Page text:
But seriously, how do people survive eating that stuff day in day out? How did I survive? Stupid question. You can see it on their waistlines, their stomachs and their thighs. Warm(ish) weather, shorts and beachwear emphasise the effects like nothing else. Hardly a person walked past without me realising exactly the sort of harm I had been causing to my body. I don't want to be like that any more, and it seems that my tastes have changed so I don't have to be.
The same applies to my mother's cooking. Huge portions of stuff, and with questionable nutritional value. I just feel really awkward about raising it, so I don't. I put her feelings ahead of my (and her) health. The stupid thing is that when she's with me she scrutinises what I eat and tries to emulate it, but when she goes back home and when I'm over there she just reverts to the old ways. My sister's cooking is little better. She seems to burn it off OK, but her boyfriend was talking about how he's put a load of weight on since they started living together. Even my mum's cat and my sister's dog are getting fat. Any ideas of how to put it tactfully gratefully accepted.
More ponderings on trying stuff. Why is it that when offered a new cocktail I've never tried before I'll plunge right in there and drink it up. But offered new fruit or veg I'll turn my nose up because I don't know whether I'll like it. Even when, and this is the killer, the new fruit is precisely the same thing as was included in the new cocktail, but without the added attraction of alcohol. I must sort that particular habit out, although maybe cocktails are a way to introduce new tastes into my diet without it seeming painful!
(Seriously, if I want to try something new I quite like incorporating it into a treat. So I might have a vegetable pizza with some new veg on it. The pizza itself might not be great, but the fact that I've tried something new is better long term and it feels like a treat. So maybe if I say I can have cocktails as long as they have a new flavour of fruit juice in them I might be onto a winner. Or am I just making excuses in advance of my next drinking session?)
I am now officially addicted to shopping in Spain. I just love Mango and Zara (which are over here too, but more expensive), and I've found a couple of other shops I like too. And it all seems so cheap. The good news is that I actually bought sensible stuff this time, cord trousers and jumpers and simple t-shirts rather than the sparkly stuff I've been buying so far that's gorgeous but not really every day wear. And for the second holiday in a row I came home wearing stuff I didn't own when I set off. The weather may not be perfect this time of year in the Canaries (or not every day at least), but the shopping certainly is!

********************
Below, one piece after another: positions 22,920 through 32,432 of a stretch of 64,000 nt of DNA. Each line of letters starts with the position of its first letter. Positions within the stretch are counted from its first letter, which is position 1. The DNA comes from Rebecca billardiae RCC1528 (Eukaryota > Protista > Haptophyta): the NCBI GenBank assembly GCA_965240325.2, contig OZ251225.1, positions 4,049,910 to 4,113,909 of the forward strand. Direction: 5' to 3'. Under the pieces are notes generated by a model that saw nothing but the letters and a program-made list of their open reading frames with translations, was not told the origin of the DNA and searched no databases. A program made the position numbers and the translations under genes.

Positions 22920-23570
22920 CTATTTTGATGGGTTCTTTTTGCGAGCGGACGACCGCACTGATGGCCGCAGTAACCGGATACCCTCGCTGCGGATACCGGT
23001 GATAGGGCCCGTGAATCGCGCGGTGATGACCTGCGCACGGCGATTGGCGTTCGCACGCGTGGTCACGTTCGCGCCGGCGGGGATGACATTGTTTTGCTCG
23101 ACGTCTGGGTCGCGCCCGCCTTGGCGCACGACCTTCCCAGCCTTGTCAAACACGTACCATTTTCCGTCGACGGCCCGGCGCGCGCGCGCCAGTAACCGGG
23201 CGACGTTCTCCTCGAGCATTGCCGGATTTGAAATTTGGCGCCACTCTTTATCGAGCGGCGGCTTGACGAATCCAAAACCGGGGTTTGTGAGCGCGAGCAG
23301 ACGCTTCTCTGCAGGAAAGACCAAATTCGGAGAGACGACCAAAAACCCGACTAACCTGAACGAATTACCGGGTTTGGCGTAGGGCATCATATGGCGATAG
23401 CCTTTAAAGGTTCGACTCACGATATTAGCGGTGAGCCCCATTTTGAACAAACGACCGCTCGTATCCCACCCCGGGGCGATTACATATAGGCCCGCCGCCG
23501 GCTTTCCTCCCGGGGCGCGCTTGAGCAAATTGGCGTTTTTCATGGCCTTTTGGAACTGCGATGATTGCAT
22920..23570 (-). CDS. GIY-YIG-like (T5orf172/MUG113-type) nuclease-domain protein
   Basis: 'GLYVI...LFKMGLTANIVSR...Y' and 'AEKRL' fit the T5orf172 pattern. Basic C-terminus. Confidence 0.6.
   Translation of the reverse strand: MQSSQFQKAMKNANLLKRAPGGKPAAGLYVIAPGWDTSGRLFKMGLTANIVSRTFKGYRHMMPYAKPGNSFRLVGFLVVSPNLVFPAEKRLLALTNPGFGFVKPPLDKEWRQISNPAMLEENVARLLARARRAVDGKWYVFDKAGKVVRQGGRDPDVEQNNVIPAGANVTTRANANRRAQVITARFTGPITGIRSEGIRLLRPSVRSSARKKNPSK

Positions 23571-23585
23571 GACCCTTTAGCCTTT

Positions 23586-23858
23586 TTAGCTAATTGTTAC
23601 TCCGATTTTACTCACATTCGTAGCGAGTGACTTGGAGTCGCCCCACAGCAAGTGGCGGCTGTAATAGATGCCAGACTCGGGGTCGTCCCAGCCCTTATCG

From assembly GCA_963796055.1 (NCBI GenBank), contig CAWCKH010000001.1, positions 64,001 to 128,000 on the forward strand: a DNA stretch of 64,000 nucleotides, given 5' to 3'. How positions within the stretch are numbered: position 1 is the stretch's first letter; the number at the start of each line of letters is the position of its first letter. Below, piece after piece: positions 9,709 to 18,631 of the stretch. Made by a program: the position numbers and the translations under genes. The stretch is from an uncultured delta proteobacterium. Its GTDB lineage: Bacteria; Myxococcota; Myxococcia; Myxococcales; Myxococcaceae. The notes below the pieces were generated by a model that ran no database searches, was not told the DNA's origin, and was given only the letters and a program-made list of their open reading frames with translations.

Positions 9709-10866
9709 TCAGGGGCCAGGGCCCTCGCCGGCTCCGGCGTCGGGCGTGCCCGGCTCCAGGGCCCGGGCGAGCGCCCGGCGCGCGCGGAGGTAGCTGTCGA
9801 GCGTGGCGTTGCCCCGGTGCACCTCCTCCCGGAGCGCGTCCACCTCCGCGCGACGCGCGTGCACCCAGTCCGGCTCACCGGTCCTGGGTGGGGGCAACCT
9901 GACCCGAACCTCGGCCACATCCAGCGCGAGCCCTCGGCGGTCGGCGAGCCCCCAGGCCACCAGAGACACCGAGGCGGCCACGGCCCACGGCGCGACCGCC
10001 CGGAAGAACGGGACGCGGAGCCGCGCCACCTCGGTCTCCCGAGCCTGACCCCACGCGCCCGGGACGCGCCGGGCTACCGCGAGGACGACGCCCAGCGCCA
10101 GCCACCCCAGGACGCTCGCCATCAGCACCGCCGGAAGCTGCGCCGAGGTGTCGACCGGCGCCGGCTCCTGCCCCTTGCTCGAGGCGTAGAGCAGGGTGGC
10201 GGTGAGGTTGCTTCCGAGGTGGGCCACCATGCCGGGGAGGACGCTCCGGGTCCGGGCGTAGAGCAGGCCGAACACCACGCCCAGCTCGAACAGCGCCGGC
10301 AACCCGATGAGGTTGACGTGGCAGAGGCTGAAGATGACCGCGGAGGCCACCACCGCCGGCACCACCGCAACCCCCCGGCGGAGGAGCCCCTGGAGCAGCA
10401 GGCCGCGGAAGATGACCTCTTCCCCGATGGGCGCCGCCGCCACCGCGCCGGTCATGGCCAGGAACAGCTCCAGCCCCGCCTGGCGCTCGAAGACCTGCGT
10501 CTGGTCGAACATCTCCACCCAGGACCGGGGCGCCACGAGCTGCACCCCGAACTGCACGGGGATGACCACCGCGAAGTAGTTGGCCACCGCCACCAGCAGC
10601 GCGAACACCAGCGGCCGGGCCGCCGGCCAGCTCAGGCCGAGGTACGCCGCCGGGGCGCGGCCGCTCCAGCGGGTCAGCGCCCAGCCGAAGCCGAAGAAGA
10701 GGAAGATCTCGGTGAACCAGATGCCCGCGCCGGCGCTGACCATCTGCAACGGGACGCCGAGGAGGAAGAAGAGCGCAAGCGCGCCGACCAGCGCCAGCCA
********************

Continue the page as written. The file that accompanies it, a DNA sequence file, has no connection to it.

Exercise. Must try harder. I took my trainers and my tracksuit bottoms and my sports bra, but did I wear them and actually go out for a run? Erm, no. Did I swim at all? Not exactly. I walked, a little, but there's room for big improvements there so that maybe next time I won't gain a shed load of unwanted holiday weight.


But one final, non-whingey thing. What Christmas should be about. Not cielos de mazapan y chocolate, but proper family stuff. My best non-camera present? A framed photo of my sister and me from when we were small. My sister actually put some thought into it and bought me something that, although it was relatively cheap, actually means something and brought a huge smile to my face. That's what Christmas should mean, not all the eating and drinking.

So, to finish, 2 photos. First me and Annette when we were little, and then on Christmas Day this year. I'm on the right in both photos, enjoy!


Blogger kathrynoh said...

Welcome back.

I didn't spend Christmas with my family this year, but when I do it tends to be all about the eating. Christmas lunch is complete unless you are stuffed fuller than the turkey and then topped up for the next few days with raids on the fridge. I'm glad I avoided it this year.

My mum is particularly fond of the stocking-stuffers. She goes to discount stores and buys a huge pile of stuff that is basically crap.

Presents like the one your sister gave you are so lovely - it really is the thought that counts, the thought that someone puts into the gift not the size or cost.

8:40 PM  
Blogger bdesantiago said...

Hello! Glad you made it back safely even when traveling so early in the morning!

I also spent time with my family but I swore I would eat right this time. Didn't happen. I watched as my mother fried many foods and was glad that we don't do that at home.

Like the last comment, it IS the thought that counts and am glad that you did see that :-) This inspired me to ask my mom to send me pics of when we were little so I can scan them, get them printed and create a scrap book for both my sisters and maybe even my mother. I think they will love it.

3:40 PM